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Cheating in chess is not common, according to Viswanathan Anand.

Viswanathan Anand, the Indian chess hero who is now the deputy president of the international governing organisation FIDE, believes that cheating in his sport is “not common” and is restricted to “online” competitions.
Magnus Carlsen, the reigning world champion, caused a stir in September this year when he accused US youngster Hans Niemann of cheating following his dramatic defeat in round three of the Sinquefield Cup.
“It’s a new field. Yes, we are aware of the possibility (of cheating), and it must be concerning, but I do not believe it is widespread “Anand told PTI in an exclusive interview on the sidelines of the Tata Steel Chess India, which begins on Tuesday.
“At the very least, it is not available offline. I’m not sure what the proportion is online, but it’s not widespread. Millions of games are played online. Nonetheless, it is preferable to treat the issue early rather than later.”
However, the five-time world champion Indian believes that the problem of internet cheating will never be eliminated since technology will continue to advance.
“I don’t think we’ll ever be able to fix this because technology is constantly growing, and you have to adapt to it. You have the framework, which is critical.” To some extent, he compared the struggle against chess cheating to a “arms race.”
“”You have to constantly evolving as technology improves,” he remarked.
“Right now, we’re relying on data analysis to some part; using statistical analysis, we’re looking at a large number of moves to see whether there’s a correlation.”
The Carlsen-Niemann incident is now being investigated by FIDE’s Fair Play Commission, as the Norwegian world champion faces punishment for presenting an unsubstantiated claim.
If sufficient proof of cheating is discovered, the US Grandmaster, who has launched a USD 100 million lawsuit against Carlsen, may face sanctions as well.
“We have formed a panel to investigate the situation.” “First and foremost, you want to see what can be done, and then you want to see how it can be applied over thousands of tournaments because you want some uniformity, which is also crucial because you don’t want the security checks to become too onerous for the players,” Anand explained.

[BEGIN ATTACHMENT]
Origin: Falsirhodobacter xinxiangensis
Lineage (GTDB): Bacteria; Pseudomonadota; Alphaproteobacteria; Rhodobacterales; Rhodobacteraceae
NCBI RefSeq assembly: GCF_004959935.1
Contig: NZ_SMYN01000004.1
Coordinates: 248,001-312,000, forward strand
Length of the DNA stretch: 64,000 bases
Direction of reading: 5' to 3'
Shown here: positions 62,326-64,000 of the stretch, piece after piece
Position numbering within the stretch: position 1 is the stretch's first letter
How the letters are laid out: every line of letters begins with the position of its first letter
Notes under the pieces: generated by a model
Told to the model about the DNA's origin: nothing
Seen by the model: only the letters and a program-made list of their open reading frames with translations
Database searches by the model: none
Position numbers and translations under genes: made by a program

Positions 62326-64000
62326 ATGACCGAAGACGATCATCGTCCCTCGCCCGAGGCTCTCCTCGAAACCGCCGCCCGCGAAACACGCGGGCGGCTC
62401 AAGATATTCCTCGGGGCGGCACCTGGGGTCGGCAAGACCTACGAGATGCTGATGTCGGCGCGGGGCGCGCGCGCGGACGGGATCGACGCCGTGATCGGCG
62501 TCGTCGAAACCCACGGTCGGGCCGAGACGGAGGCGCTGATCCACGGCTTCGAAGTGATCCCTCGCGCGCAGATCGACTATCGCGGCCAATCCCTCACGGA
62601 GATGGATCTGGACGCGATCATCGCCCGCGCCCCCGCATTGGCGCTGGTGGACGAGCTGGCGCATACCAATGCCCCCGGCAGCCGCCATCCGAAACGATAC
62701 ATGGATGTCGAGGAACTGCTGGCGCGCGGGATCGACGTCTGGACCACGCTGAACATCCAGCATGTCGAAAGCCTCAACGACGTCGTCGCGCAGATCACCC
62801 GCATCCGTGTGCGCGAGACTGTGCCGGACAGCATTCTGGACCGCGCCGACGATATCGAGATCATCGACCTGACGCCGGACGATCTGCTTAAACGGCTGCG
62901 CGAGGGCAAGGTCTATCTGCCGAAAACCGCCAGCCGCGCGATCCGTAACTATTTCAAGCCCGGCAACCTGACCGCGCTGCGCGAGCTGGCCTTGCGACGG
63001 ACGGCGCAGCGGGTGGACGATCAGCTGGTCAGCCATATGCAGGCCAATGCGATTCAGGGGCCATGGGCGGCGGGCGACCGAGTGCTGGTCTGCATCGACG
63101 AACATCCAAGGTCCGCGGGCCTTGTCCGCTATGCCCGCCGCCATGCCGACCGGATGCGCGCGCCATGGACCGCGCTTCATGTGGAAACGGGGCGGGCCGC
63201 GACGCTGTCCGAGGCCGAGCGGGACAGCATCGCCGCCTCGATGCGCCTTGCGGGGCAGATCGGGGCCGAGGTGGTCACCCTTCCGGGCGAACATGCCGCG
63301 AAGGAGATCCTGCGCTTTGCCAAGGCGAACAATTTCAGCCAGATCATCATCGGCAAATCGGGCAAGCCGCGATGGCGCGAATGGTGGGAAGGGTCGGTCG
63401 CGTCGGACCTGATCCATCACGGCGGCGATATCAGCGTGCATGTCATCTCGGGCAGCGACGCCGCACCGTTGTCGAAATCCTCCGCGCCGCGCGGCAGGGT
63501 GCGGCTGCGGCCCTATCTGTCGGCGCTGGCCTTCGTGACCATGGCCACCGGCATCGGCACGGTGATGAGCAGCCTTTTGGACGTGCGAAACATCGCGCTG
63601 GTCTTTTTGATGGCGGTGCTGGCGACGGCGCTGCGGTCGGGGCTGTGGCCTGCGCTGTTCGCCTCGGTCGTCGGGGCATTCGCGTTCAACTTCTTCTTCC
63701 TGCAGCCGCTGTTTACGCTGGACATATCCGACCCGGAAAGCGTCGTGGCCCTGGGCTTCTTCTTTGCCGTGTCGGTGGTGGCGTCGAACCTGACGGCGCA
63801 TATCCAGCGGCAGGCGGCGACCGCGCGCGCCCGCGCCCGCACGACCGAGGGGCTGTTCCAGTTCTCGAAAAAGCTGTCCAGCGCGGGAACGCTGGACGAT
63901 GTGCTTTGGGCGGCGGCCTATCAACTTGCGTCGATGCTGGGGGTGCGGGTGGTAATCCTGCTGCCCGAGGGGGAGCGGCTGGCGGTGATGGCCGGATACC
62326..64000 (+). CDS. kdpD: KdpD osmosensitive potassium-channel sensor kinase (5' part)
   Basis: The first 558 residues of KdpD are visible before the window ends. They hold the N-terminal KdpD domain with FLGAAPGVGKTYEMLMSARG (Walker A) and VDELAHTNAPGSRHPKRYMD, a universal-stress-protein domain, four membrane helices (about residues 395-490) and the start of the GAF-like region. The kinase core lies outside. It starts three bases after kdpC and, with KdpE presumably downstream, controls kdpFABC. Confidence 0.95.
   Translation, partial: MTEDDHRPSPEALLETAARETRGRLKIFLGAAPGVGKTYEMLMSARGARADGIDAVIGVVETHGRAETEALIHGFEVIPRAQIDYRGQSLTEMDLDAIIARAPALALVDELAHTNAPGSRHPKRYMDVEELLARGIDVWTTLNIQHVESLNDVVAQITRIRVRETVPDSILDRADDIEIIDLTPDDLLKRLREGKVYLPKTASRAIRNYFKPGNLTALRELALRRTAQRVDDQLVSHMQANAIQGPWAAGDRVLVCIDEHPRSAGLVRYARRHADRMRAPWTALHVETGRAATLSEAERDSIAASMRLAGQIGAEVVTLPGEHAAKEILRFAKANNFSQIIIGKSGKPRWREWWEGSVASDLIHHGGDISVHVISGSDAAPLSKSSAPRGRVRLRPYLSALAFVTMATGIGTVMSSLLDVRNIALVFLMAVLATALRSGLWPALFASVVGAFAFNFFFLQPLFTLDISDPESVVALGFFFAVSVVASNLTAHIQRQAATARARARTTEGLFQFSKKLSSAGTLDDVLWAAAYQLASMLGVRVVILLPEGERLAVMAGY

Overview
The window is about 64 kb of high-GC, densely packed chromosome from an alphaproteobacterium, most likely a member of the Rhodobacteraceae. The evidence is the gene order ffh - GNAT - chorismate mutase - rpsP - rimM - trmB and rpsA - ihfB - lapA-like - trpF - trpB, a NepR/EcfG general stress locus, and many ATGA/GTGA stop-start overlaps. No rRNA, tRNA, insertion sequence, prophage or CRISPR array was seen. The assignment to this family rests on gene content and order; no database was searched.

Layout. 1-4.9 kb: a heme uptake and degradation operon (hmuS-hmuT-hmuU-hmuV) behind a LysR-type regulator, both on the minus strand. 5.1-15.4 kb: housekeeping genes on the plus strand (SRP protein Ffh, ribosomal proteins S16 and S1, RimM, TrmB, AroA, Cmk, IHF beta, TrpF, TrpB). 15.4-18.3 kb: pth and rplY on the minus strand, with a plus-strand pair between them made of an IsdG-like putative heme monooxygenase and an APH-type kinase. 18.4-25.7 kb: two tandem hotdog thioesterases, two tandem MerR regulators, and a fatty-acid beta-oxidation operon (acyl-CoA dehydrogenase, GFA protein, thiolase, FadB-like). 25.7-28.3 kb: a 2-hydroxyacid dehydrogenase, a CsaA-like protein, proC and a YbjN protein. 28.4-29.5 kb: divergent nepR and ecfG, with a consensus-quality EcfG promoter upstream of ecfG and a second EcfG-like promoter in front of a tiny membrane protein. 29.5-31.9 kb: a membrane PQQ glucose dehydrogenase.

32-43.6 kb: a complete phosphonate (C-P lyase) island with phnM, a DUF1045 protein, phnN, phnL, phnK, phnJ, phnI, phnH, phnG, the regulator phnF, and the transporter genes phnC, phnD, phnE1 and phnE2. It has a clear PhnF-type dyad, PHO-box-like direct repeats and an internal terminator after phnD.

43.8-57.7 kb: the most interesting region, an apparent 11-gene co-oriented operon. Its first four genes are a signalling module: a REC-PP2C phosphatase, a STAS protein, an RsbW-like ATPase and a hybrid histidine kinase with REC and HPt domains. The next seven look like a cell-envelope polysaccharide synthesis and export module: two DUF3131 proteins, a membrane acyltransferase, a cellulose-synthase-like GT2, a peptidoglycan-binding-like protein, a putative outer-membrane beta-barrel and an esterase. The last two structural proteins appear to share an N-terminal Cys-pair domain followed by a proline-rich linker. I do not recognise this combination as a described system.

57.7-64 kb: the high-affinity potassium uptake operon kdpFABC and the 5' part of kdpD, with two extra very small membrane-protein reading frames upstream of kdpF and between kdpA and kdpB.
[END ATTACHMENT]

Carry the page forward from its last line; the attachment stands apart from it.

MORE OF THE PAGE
The Indian chess master, who also leads the Westbridge Anand Chess Academy (WACA), is hoping that one of the teen three of D Gukesh, Arjun Erigaisi, and R Praggnanandhaa would become the next world champion.
“For them, the path is simple; you must continue to improve as a chess player.” You strive to improve your chess knowledge by analysing your game and discovering what is going wrong. We have a decent possibility of qualifying for candidates throughout the next timeframe.
“I’m pleased that WACA is assisting them. We attempt to find out what they are working on and remain in touch with them on a regular basis. The objective is to be present and supportive.”
Anand is pleased with India’s chess skill depth.
“For many years, I was the only player in the top-100.” But he’s probably six or seven years old now. It’s reassuring to know that we’re in good shape.”
However, modern chess is very unpredictable since there are so many players competing for so few slots that it all comes down to the wire. The United States and Uzbekistan are formidable adversaries.”
He believes that events like the Tata Steel would help Indian players to compare themselves to the best in the world.
“There should be one major event in the country.”
Anand stated that he is thoroughly enjoying his new work as an administrator.
“I’ve been enjoying it so far; it’ll be a learning experience.” Because of the World Championships and Olympiad, there will be a lot of travel obligations next year. It’ll be a hectic timetable. “I’m delighted to attempt to contribute.” I still play occasionally. “If an event comes up, I’m willing to participate, but not as regularly as I used to,” he explained.

John Smith

John Smith

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